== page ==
“Jawbone is better than war-war,” declared Winston Churchill in 1954, supporting the principle of negotiating nations. These wise words of a great leader should be kept in mind regarding Ukraine, where Russia is aggressively supporting rebel forces.

Russia is building up military forces around Ukraine, repeating a similar effort undertaken last spring. A direct discussion of the subject by Presidents Joe Biden of the United States and Vladimir Putin of Russia is desirable.

Significant progress in stabilizing Ukraine is the result of initiatives by European leaders. In February 2015, a ceasefire in Ukraine was the result of negotiations that lasted overnight between German Chancellor Angela Merkel and French President François Hollande.

The Cold War was rooted in different conceptions of society and the relations between nations. Soviet leaders “are not like … us”, wrote the American diplomat George Kennan in his book “Realities of American Foreign Policy”, also published in 1954.

Kennan, an expert on Germany and Russia, was one of America’s most perceptive international relations analysts, an ever-ardent student and writer. The policy of containment he defined guided the policies of the United States towards the Soviet Union and other Communist powers throughout the Cold War.

He focused on cautious realistic diplomacy, which assumes that conflict between national interests is inevitable. He pointed out that Soviet and American leaders vary widely in their experiences and perspectives. A particularly brutal all-out war informed Moscow’s worldview. The fundamentally unproductive communist system – if restricted – would eventually collapse.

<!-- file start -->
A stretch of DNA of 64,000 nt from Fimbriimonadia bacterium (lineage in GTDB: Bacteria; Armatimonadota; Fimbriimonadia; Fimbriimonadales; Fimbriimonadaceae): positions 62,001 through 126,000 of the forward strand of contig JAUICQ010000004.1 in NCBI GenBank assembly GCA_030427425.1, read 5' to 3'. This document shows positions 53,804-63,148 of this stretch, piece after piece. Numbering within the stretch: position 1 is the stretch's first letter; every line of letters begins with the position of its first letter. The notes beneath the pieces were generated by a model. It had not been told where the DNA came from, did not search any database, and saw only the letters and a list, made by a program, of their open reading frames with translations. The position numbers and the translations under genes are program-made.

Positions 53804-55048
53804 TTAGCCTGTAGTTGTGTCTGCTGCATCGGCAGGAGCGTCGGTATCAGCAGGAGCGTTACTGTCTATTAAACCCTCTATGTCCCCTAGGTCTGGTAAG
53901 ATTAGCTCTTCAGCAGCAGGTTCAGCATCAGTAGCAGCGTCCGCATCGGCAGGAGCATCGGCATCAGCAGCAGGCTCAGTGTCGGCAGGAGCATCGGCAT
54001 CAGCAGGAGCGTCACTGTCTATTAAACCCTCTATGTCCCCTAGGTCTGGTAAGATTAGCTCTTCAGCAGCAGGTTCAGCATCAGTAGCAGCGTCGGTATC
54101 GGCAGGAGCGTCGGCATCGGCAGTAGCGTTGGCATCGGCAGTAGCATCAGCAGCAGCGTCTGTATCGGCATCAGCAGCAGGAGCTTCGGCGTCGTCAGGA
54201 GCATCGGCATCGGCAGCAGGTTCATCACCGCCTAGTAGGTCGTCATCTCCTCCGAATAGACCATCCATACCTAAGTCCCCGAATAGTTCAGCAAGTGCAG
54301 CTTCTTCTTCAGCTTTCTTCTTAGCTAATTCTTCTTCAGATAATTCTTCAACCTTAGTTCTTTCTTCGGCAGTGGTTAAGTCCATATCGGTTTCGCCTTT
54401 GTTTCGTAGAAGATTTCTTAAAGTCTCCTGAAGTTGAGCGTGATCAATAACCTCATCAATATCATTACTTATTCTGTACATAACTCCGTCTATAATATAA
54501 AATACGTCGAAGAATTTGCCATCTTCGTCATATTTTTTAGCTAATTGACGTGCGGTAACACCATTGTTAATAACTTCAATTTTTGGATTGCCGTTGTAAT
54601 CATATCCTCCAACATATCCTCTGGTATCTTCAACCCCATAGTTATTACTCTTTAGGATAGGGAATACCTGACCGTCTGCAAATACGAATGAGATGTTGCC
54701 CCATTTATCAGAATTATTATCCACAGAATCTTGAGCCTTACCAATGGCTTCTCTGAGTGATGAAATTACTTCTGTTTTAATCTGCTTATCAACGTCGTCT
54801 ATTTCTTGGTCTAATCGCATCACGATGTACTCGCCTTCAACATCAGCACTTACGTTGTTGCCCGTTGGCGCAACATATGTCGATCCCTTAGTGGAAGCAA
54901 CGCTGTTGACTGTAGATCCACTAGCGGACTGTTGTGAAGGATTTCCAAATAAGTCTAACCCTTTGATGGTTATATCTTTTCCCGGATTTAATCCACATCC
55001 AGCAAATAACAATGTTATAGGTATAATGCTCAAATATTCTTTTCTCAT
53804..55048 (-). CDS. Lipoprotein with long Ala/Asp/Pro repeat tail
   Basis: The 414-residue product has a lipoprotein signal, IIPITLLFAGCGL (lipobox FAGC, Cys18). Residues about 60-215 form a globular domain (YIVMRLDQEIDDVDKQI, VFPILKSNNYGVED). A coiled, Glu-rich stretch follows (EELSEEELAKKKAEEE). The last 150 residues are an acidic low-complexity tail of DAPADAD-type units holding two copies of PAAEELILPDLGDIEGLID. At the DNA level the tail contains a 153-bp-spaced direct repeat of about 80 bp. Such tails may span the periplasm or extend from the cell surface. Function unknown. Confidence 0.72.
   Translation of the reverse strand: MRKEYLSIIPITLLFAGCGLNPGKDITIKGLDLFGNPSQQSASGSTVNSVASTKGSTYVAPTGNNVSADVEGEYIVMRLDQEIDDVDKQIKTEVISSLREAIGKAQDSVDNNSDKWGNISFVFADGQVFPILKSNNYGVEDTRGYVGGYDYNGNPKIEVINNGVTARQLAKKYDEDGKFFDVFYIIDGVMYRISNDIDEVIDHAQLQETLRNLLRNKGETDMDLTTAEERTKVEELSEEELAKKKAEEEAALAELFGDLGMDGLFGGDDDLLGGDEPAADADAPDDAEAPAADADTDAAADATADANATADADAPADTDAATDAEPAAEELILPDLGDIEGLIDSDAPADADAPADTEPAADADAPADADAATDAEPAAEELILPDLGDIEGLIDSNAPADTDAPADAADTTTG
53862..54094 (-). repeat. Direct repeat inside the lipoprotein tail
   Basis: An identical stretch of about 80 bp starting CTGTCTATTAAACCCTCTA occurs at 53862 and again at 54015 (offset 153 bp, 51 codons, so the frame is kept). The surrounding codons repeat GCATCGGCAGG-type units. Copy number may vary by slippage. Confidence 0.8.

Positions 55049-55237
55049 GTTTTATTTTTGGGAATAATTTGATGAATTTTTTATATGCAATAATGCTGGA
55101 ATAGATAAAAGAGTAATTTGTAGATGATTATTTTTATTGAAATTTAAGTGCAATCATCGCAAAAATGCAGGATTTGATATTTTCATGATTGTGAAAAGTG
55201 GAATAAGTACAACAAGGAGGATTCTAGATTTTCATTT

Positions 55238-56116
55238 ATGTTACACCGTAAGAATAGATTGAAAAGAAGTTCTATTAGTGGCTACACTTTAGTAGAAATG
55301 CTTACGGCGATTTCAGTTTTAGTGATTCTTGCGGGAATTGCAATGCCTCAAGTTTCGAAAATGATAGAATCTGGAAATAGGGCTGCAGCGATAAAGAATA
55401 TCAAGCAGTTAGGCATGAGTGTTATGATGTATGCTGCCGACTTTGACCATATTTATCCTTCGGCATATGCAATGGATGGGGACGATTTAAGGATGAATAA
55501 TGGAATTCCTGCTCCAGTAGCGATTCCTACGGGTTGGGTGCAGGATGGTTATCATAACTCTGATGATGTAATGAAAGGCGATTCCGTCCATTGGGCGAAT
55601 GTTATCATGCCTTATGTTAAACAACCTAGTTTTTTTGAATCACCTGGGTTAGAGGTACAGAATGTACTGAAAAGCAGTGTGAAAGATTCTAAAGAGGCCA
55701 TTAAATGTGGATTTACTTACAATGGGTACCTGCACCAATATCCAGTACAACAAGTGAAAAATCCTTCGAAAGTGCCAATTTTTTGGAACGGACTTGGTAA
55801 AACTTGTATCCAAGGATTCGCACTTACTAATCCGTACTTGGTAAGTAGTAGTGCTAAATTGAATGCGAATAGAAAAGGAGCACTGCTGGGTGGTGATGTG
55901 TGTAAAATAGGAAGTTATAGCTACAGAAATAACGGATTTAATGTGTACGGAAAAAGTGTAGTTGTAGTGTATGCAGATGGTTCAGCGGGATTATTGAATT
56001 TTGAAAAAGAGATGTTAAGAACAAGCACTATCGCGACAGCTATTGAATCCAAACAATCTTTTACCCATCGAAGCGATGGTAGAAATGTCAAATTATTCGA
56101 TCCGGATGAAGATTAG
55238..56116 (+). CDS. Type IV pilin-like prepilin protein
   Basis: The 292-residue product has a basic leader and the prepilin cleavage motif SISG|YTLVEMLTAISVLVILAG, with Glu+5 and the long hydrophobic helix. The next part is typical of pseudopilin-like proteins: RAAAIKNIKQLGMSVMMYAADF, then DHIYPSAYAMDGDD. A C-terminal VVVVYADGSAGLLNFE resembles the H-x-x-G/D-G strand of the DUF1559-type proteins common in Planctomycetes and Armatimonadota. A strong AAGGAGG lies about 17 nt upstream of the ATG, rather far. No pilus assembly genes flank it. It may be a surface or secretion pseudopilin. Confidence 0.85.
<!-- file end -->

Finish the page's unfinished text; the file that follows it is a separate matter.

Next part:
Kennan led the State Department’s policy planning team during the Truman administration, when containment became the foundation of America’s approach to the Soviet Union. He has become a target of conservatives, even as President Dwight Eisenhower has confirmed lockdown as policy.

President John F. Kennedy is to be credited with bringing Kennan back into the public service as Ambassador to Yugoslavia. Positioned at the crossroads of the East-West conflict of the Cold War, representing our national interests in a large breakaway state in Eastern Europe, Kennan has done so commendably.

In 1979, Princeton University Press published one of Kennan’s most difficult books, “The Decline of Bismarck’s European Order”. After the unification of Germany, Otto von Bismarck provided effective diplomatic leadership to continental Europe by managing complex alliances. His departure from office and the poor leadership that followed paved the way for WWI.

Henry Kissinger insightfully notes that Ukraine was never truly unified or truly independent. For hundreds of years, this territory was part of Russia.

Today, the European Union offers a unifying economic structure, while Germany has reappeared as the main leading nation on the continent. Merkel, since becoming Chancellor of Germany in 2005, has brought greater financial discipline within the EU, especially with regard to southern European countries.

It has also proved adept at limiting the powerful national political pressures that opposed its leadership, notably by ensuring the solvency of countries that many Germans consider to be stupendous. German nationalism today is moderate but still potentially powerful.

Chancellor Merkel is now retiring, scheduled for this month after Germany has a new government. His legacy should inspire new German leaders and guide diplomacy.

The fundamental principle is the self-determination of the Ukrainian people. It can discipline European diplomacy, with our support.

Find out more: George F. Kennan, “Mémoires” – 2 volumes

Arthur I. Cyr is Clausen Distinguished Professor at Carthage College and author of “After the Cold War” (NYU Press and Palgrave / Macmillan).